A “case” is any project, transaction, service or response that is “opened” and “closed” over a period of time to achieve resolution of a problem, claim, request, proposal, development, or other complex activity. It is likely to involve multiple persons inside and outside of the organization, with varying relationships to each other, as well as multiple documents and messages.
Sometimes known as adaptive or dynamic case management, case management endeavors to improve the performance of your organization by putting case information front-and-center rather than considering the process as primary, the way workflow and BPM do. Such information will be accessed over the entire length of time you are working on a given task and will become the official record for that work.
Attention Visual Learners: Click here to SEE how this term relates to Intelligent Information Management (IIM).
Case management is described as operating on bundles of content rather than individual documents or images. A “case” is a compendium of information, processes, advanced analytics, business rules, collaboration, and sometimes social computing that relates to a particular interaction with or issue involving a particular party like a customer, supplier, patient, student, or defendant. The case file will involve a collection of customer communications, forms, process documents, reports, and supporting documentation and will need to be managed for compliance and audit.
Case management solutions are designed to manage all this to help drive more successful, optimized outcomes – even as they also attend to and secure the individual bits of material contained therein. An Enterprise Content Management (ECM) or Document Management (DM) system may also be used to manage case information. The information will need to be grouped together and made accessible in a suitably controlled way to all who are involved in the case.
Finally, a workflow or business process needs to take place to move the case to its outcome. Within CRM systems, an alert-style functionality will frequently exist against a given customer log. In traditional DM systems, workflow may involve moving a given document through each process stage – probably in a serial manner. Neither is appropriate to a case management scenario where the focus is "the case" or collection of information, not a customer or single document. The process outcome is the successful resolution of the case. The participants may need to respond against given deadlines, and those involved in managing the case need to see progress reporting and action monitoring against the case.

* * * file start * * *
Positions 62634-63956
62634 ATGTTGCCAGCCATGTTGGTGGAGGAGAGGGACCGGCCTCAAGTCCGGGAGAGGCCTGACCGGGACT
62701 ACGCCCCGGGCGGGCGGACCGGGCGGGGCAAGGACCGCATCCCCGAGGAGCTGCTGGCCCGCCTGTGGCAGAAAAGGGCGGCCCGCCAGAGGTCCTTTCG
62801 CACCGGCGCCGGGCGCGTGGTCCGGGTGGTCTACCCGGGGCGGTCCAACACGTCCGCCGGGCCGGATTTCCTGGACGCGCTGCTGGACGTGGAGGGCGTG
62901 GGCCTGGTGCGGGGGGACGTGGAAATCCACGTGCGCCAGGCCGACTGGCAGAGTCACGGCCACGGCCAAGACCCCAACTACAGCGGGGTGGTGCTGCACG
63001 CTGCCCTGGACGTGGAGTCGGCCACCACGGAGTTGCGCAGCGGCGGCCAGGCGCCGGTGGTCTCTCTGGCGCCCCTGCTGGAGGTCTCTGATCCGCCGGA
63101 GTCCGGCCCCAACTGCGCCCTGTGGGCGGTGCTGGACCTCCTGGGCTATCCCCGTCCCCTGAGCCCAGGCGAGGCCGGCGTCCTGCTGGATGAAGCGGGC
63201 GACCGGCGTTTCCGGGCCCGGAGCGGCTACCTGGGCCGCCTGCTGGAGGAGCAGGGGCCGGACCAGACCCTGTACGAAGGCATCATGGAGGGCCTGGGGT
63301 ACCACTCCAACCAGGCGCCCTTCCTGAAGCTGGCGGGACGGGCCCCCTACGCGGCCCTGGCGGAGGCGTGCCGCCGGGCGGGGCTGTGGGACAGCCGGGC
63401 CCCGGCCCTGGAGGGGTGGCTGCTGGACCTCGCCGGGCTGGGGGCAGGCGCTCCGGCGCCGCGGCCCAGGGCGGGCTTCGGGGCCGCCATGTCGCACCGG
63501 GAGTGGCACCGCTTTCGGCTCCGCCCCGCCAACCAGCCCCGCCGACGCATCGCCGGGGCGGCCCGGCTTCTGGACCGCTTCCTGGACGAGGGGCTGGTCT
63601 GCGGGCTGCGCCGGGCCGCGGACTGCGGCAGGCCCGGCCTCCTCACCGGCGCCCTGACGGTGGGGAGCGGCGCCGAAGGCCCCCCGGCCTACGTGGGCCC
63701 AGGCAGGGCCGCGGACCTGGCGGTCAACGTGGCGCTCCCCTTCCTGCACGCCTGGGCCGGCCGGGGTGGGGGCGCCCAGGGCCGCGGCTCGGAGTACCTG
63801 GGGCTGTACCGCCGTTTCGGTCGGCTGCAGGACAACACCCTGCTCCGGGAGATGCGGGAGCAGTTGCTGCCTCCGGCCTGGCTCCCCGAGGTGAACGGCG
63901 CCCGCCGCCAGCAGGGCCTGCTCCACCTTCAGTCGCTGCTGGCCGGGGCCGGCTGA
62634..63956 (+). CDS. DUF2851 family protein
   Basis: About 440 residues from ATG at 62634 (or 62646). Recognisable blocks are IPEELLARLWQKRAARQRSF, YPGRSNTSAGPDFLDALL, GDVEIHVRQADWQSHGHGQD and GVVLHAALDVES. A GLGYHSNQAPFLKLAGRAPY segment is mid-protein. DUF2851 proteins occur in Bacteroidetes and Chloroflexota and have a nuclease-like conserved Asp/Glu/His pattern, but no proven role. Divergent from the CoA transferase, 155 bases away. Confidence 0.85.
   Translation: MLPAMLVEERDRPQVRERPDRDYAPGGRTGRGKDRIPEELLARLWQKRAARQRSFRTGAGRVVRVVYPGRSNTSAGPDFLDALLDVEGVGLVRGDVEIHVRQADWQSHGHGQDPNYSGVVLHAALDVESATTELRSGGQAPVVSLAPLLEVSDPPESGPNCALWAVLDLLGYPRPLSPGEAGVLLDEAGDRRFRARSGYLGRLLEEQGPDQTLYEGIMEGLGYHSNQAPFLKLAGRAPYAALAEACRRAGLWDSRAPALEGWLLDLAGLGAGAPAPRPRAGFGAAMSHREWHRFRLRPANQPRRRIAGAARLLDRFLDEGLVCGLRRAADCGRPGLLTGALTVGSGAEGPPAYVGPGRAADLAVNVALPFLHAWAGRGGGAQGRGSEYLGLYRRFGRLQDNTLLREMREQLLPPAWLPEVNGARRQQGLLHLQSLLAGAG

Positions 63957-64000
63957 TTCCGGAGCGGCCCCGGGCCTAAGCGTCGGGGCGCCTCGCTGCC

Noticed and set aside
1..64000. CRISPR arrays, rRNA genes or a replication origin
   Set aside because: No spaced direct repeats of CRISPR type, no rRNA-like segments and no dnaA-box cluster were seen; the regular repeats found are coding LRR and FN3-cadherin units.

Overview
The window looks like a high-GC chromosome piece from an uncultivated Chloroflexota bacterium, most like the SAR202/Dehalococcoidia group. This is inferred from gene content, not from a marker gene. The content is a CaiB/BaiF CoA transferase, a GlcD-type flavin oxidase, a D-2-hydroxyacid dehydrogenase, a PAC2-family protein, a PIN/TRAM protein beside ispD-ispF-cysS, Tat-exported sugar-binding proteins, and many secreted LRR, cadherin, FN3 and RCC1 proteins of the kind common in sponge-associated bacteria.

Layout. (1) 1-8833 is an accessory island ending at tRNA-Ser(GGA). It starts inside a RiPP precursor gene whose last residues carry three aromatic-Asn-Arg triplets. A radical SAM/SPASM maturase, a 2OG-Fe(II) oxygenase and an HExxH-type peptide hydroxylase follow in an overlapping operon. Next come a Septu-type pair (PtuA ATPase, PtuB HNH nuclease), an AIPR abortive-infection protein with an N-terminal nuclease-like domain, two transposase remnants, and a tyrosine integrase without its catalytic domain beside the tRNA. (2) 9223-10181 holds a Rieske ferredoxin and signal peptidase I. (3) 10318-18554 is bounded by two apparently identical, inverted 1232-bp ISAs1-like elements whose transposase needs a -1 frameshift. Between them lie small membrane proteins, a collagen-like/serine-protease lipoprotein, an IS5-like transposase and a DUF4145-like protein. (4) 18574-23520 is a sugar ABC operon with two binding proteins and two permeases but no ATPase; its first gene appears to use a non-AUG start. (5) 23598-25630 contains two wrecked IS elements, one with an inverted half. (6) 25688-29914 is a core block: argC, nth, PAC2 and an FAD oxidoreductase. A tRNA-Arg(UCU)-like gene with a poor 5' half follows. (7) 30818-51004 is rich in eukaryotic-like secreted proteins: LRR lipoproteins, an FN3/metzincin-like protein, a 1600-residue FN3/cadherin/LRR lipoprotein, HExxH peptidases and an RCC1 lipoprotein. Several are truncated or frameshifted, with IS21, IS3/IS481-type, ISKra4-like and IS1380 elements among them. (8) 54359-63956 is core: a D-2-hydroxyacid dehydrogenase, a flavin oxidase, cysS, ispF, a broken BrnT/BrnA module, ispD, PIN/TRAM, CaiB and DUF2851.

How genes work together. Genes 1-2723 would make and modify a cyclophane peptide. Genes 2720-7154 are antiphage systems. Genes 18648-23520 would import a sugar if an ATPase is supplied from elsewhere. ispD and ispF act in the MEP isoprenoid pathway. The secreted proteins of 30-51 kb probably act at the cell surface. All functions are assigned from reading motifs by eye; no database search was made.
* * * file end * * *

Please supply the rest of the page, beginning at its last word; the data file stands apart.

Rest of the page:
Another way to look at this is that businesses and agencies develop long-term relationships with their customers, citizens, or subscribers will be judged by the accuracy of the records they hold, the consistency of the communications that take place, and the speed, efficiency, and fairness with which each case, claim, or contract is processed. Delivery of customer service has never been more challenging. Customers are more mobile in their addresses, jobs, and family relationships.
Communication channels seem to multiply overnight, with customers switching between them at will. Customer interfaces may be dealt with in a CRM or help-desk system. Multiple relationships may be required, as any one case, contract or claim may involve more than one customer, knowledge worker, or other contributor.
A customer-centric CRM system may be at a disadvantage compared to a document-centric process management system. A general-purpose ECM and DM system may even lack the functionality and flexibility needed to deal with case management. There are differences between "regular" content management and case management, most notably the inclusion of functions like incident reporting and investigation management. These capabilities involve entire processes unto themselves and can encompass living documents of all kinds that ultimately will need to have content management principles applied to them. As such, they require specialty care-and-feeding not only up front as information is captured and analyzed, but after the fact as well, when remediation steps are taken. So they represent a distinctly different, if related, breed of cat.
Document management repositories provide a more secure and compliant method of managing case documents. However, these systems take a single-document view, rather than focusing on a case file, frequently requiring customization or procedural changes to manage case-based scenarios. Case processing has very specific needs in terms of adaptive or dynamic workflows able to accommodate ad-hoc routings and rapid process change. Cases may involve collaboration with others outside the organization, and these relationships may vary case-by-case. Case managers need to be able to monitor and manage progress.